There’s never been a time when hackers have reaped the fruits of their malevolent work as the last decade. With the emergence of ransomware as a real threat to businesses and individuals alike, everybody is trying to figure out how to handle this imminent danger to the wellbeing of many companies. The ransomware that has bombarded businesses have previously come in different strains, including Locky, CryptoWall, CryptoLocker with the latest being, WannaCry.
Ransomware is designed to infect a user’s computer via drive-by downloads, email attachments and malvertising. Almost always, the hacker identifies a vulnerability within an application and exploits it to send out the malware to the unsuspecting user. As soon as the user encounters the malware, it copies itself into the user’s computer. The hacker will have programmed it to look for the most strategic places it should copy itself into where it can inflict the greatest damage.
Additionally, the malware edits the computer’s registry and adds itself to the programs that start automatically with every reboot. What’s more, the malware often uses an SSL connection to generate the public-private key pair it needs to encrypt the data in the computer. Most cybercriminals prefer the TOR network for this process because it is safer. However, not all malware requires an SSL connection. Some generate the encryption keys even in the absence of an internet connection.
The different ransomware strains have different capabilities; some have the ability to encrypt a backup repository while others can delete the Volume Shadow Copy which is part of the Windows automatic backup. While some are designed with the ability to shut down processes that are database-related. This allows the malware to encrypt all files including those that would be blocked if the processes were still running.
For hackers, the easiest way to make their ransomware worth their effort is to target high-level employees and company decision makers. They want users that have the necessary permissions and authorizations so that a single successful attack can have significant monetary implications. A method they often use is targeting every employee in a company with phishing emails.
The hope is that the malware spreads to many users, some of which may be senior or C-level executives at the company. In fact, Harvard Business Review published a report saying that a quarter of all computers that have been on the receiving end of a ransomware attack belong to C-level and senior company executives.
After successfully encrypting the files in the system, the malware sends out ransom demands. For safer illegal transactions, cyber criminals prefer bitcoin. This is because with bitcoin, the hacker’s identity remains unknown. The increasing frequency of ransomware attacks is pushing companies to keep a stockpile of bitcoins ready to pay the cyber criminals quick enough to get back control over their systems, in the event of a cyberattack.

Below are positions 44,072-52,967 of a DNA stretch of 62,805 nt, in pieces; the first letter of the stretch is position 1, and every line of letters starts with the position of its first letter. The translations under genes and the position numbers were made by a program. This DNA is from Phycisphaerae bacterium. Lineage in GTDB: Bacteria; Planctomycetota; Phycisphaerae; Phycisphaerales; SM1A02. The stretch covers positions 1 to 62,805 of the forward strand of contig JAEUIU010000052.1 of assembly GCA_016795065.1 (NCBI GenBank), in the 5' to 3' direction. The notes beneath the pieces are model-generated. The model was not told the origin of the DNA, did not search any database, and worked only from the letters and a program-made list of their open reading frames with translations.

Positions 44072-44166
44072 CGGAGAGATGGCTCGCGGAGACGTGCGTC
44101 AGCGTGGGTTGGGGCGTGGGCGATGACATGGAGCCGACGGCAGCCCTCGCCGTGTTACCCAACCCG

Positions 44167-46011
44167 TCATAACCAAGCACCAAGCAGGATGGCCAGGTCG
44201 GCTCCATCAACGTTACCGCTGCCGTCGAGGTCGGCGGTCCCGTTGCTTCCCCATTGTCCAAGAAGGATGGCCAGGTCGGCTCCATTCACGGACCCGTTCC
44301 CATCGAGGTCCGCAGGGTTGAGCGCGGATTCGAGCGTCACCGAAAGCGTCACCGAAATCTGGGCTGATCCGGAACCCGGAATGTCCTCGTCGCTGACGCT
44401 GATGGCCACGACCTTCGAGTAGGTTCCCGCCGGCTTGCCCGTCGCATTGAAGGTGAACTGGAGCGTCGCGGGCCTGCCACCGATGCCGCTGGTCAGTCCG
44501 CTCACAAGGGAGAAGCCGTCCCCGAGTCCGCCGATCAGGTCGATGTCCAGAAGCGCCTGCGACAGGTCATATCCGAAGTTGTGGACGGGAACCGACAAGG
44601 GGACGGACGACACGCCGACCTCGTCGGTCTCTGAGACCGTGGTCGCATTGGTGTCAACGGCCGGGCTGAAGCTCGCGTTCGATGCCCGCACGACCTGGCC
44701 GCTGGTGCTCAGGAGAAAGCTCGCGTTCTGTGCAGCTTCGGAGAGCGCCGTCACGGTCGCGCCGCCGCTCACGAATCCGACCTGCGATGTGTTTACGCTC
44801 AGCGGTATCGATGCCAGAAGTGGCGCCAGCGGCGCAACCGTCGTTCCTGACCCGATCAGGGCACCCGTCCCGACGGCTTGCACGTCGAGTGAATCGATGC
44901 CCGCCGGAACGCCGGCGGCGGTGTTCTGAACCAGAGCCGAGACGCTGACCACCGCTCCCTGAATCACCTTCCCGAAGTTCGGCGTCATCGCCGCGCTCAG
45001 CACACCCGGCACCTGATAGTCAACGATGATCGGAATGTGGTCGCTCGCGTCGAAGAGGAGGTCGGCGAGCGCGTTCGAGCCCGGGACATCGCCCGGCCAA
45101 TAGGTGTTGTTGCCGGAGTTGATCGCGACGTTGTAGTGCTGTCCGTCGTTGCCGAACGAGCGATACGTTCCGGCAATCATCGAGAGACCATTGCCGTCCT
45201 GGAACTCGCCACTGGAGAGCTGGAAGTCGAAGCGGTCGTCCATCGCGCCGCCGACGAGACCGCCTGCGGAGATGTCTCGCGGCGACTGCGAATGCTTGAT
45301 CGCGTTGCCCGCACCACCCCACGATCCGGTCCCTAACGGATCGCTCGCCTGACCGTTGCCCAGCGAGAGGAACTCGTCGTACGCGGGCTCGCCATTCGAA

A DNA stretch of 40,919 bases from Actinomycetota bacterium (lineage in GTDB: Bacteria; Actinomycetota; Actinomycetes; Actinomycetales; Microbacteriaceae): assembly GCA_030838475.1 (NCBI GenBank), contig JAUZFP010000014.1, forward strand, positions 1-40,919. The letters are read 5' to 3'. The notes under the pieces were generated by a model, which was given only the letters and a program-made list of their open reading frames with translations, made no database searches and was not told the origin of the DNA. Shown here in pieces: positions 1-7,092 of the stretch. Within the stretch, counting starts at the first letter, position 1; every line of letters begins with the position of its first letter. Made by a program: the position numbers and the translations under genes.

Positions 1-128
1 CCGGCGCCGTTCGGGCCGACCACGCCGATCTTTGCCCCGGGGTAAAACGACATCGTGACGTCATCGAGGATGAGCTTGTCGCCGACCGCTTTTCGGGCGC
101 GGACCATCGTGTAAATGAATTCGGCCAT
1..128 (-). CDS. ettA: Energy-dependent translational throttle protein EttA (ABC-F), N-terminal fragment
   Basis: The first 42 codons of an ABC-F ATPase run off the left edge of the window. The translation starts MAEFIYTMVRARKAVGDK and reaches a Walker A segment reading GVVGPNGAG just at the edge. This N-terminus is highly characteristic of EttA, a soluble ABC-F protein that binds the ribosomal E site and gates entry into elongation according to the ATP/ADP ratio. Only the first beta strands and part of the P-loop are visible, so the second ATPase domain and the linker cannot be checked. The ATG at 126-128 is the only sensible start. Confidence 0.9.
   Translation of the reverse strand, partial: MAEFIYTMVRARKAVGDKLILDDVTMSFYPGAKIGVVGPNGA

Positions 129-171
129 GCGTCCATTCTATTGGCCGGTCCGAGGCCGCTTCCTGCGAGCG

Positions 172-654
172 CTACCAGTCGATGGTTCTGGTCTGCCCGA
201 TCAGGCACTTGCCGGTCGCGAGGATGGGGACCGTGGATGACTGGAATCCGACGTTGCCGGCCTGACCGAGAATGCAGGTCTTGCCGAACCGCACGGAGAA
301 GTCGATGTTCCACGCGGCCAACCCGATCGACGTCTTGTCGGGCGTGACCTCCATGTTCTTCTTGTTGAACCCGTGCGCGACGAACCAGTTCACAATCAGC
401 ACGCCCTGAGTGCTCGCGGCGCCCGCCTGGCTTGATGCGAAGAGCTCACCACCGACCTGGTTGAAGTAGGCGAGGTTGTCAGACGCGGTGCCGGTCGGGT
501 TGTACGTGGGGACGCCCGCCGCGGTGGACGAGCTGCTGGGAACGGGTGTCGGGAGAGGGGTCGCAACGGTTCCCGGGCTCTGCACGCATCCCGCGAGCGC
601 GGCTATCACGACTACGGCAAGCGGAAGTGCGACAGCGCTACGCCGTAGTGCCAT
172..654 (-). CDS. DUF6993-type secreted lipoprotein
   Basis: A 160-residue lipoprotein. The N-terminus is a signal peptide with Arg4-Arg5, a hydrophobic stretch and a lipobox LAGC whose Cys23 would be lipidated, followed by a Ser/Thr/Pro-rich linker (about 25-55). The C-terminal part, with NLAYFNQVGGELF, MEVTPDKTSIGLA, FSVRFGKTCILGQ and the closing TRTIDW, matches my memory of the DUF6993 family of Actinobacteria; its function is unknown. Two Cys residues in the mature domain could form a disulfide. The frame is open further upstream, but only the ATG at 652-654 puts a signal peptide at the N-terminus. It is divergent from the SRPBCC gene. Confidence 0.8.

The WannaCry attack that affected over 200,000 computers across the globe was a well-planned ransomware attack. More than 150 countries fell victim of the ransomware which experts believe may have been stolen from the U.S. National Security Agency by Shadow Brokers, a hacker group. The WannaCry ransomware was designed to take advantage of a vulnerability in Windows XP. It encrypted files in the systems it successfully penetrated, then demanded payment to decrypt.
In addition, the users were required to send payment within the time frame specified, failure to which the ransomware would delete the files. Some of the industries affected by this malware include government entities, businesses and hospitals. India is said to have been most adversely affected by the cyber-attack.
While the WannaCry ransomware affected Windows computers, mobile devices are just as prone to an attack. Some malware that has been reported to lock out users from their smartphones demanding a ransom to unlock it.
Ransomware attacks and the Internet of Things
When you add these reports to the fact that the world is quickly embracing the Internet of Things, the future looks bleak through the eyes of the present, where no real solution has come along to solve the ransomware problem. In future, it will surprise no one if a hacker sends an attack to a car on the road and takes control of it remotely, demanding ransom.
In August 2016, Motherboard published a report claiming that two researchers successfully hacked a smart thermostat. It is scary to imagine being forced to send out money to a hacker because his ransomware has taken control of your thermostat and kept its temperature at 99°, waiting for your ransom payment to bring it down. At that moment, you would be wondering if you really have any choice other than to pay the ransom.
These incredible incidents have birthed a new discussion around the legal implications of the cyber-attacks for the affected industries and entities that desperately need access to their data if they are to continue their operations. Consider the implications of a ransomware attack to a health facility where the decision to pay or not to pay the demanded cash could have fatal consequences.
The nature of cyber-attack risks in the legal industry
One of the main objectives of cyber criminals when they are attacking law firms is to obtain confidential information regarding the clients represented by the firm. They can use this information to demand ransom or for espionage purposes. Hackers will often target law firms who represent clients with confidential materials like patents for high-tech innovations.
Financial and structural instability
Almost all ransomware directed to law firms is said to have the ability to destabilize the practices by ensuring that systems necessary to run the firm are unavailable. Ransom demands have been on the rise as hackers penetrate systems, encrypt data and demand payment to decrypt it. As a result, law firms, especially the smaller ones, can be thrown into financial strain after such an attack.
Hackers also attack law firms, obtaining confidential information and using it to pose as a real firm to unsuspecting clients who in turn share confidential information with the hackers under the wrong impression that they are sharing it with their lawyers and that attorney-client privilege is at play. Furthermore, the bogus firm could ask for payouts. To avoid this, law firms must take basic precautions against identity theft. Failure on this front would exponentially increase the risk of the members of the public being swindled and subsequently lead to the ruining of the firm’s reputation.